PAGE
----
Maintaining a relaxed, inviting atmosphere while staying in the black is a challenge that the staff of Super-Fly face every day. “As with any work environment, if things become too casual then no work gets done. It can be difficult trying to find the balance because we absolutely do strive for this to be a place where anybody can come in and feel comfortable hanging out and talking and experiencing the culture. I think that’s a very important part of the experience,” Barry explains. “We live in a day and age in which if people want this content for free they can get it for free. It’s on us to find an experience that cannot be digitally replicated and pirated. It is on us to create a venue where people want to come and want to be. The tradeoff is that sometimes that does prevent us from getting necessary tasks done. Finding that balance is certainly difficult, but it’s absolutely worth it.”
“It’s one of those things that you kind of equate with music, where you can get any amount of music for free. But if you like the person or the artist or the band enough you’ll want to support them and give them money,” Whittaker adds. “There are plenty of bands that I like a whole bunch if their record shows up on the internet I’ll totally listen to it. But when it comes out I’ll do everything I can to try to buy it. I want to support those guys. I want to give those guys money. I kind of feel like it’s the same way with us. Digital comics are out there. It’s still a new thing. It’s not like a thing that can bankrupt anybody yet. If you want to get it online or get it with a digital app you can, but I feel like a lot of it is people liking the environment and liking us. Some people like the books more than digital anyway, but even with that you can go anywhere really. There are more than a handful of stores within driving radius. It’s mostly just having a community and having a customer base that likes you personally. We try to make it where there’s always something happening here, and there usually is. Whether it’s general events or our usual buffoonery.”
Communities of support are essential in keeping local, independent comic shops like Super-Fly alive. Such groups of people do not spring up out of nowhere like an RKO. Shops must make a concerted effort to give people reasons to visit them other than just purchasing comics and games. “We host Magic: The Gathering tournaments twice a week now. We’re working with that community a lot more to see what they want to do. We’ve seen a whole lot of growth there. Wednesdays are pretty great days now as far as Magic goes,” explains Whittaker. “We were just spitballing, thinking it might be cool. Then we get ten or 11 people and don’t know where to put them. HeroClix, we do stuff like that. Then we try to have some other events outside of the realm of comics. We do a live art show where we have artists come in. I come in and DJ, and we just have a spectacle. People will walk by outside, and music will just be pumping out of the store. They come in and people are drawing everywhere. They’re like, ‘What the hell is happening in here?’ We try to have special release parties. We did a midnight sale for Walking Dead. I guess we were one of only two stores in Ohio that did that.”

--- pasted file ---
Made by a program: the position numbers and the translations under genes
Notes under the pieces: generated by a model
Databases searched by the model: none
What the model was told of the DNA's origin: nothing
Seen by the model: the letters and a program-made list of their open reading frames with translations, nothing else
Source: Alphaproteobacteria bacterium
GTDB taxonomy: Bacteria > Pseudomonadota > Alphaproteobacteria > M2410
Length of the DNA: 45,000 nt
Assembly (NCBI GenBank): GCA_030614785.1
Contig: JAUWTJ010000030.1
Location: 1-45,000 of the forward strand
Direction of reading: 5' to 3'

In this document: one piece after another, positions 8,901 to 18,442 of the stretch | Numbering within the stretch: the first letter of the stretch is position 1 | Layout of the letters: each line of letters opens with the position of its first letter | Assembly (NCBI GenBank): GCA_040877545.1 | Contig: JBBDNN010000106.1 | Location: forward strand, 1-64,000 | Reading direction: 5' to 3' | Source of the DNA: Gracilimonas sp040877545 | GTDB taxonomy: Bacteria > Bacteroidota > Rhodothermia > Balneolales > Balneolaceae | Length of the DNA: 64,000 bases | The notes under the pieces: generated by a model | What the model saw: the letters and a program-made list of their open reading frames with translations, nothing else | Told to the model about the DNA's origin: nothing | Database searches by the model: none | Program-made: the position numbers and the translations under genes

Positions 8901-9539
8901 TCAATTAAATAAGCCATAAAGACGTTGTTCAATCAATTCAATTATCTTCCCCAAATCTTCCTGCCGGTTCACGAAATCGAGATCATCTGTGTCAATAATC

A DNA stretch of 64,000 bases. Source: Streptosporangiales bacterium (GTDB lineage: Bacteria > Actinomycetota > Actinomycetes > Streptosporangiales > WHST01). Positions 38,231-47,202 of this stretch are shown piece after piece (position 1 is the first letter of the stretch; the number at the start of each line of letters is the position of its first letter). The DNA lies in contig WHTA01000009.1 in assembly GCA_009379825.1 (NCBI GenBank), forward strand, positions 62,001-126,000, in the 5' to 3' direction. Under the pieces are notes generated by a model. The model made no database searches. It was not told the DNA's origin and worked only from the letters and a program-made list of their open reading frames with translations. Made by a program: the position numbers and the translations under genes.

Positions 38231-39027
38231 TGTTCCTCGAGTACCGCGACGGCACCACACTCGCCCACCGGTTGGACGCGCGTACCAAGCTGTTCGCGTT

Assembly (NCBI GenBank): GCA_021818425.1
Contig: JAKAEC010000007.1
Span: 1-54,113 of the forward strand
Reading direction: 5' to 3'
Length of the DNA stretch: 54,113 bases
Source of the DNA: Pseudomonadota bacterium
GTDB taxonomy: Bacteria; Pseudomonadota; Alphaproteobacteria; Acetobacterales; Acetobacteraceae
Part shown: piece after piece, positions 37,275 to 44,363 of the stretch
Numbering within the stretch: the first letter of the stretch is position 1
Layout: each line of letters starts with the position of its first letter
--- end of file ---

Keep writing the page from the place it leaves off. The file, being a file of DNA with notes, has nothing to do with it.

Super-Fly also had midnight release parties for the Scott Pilgrim movie and DC’s New 52 relaunch. They’ve held Guitar Hero and other gaming tournaments. For the launch of The Heroic Age: Avengers #1 they hosted an Avengers Day party complete with cake. Edible cake. “The story behind that is that when I was getting the cake they gave us a sample image we could put on a cake if we wanted. They suggested we do that,” Barry says while barely containing his laughter. “Kroger can do photo cakes. They can take any .JPEG and print it out on a cake. I placed the order and said, ‘I want to put this image on a cake.’ The woman I was talking to goes, ‘Oh. An edible cake?’ I said yes because clearly that’s the right answer. But the longer I sat on that question the more puzzling it became. Maybe I do want an inedible cake! What else does it do?”
All the release parties, gaming events and edible cakes in Super-Fly’s history have been leading up to the biggest party they’ve ever hosted. At the end of the month the store celebrates its fifth anniversary. Barry, Whittaker and the rest of the staff are working hard to make this an event to remember. “We are having the return appearance of Adam WarRock,” a delighted Barry announces. “He was here last February, and he performed a show in the middle of one of his tours. He’s coming back at the end of this month. August 31st. It’s the last Friday of the month. He’ll have with him a friend of his Mikal kHill of The ThoughtCriminals, alternatively pronounced ‘Michael Kill.’ We now are fully stocked on three of his albums in addition to both of Adam WarRock’s albums if people are interested in picking up their stuff as they come in. They both seem resistant to the term nerdcore, but I’m at a loss for a better term to use to describe them. If you’re into the nerdy stuff, you’re going to like these guys. They do cool things. They say cool stuff. If you’re into hip-hop you’re going to like this because it’s new and it’s fresh. I kind of feel like the nerdcore scene is the most original aspect of the hip-hop industry right now. There’s so much activity and growth there, and these guys are really at the forefront of it.”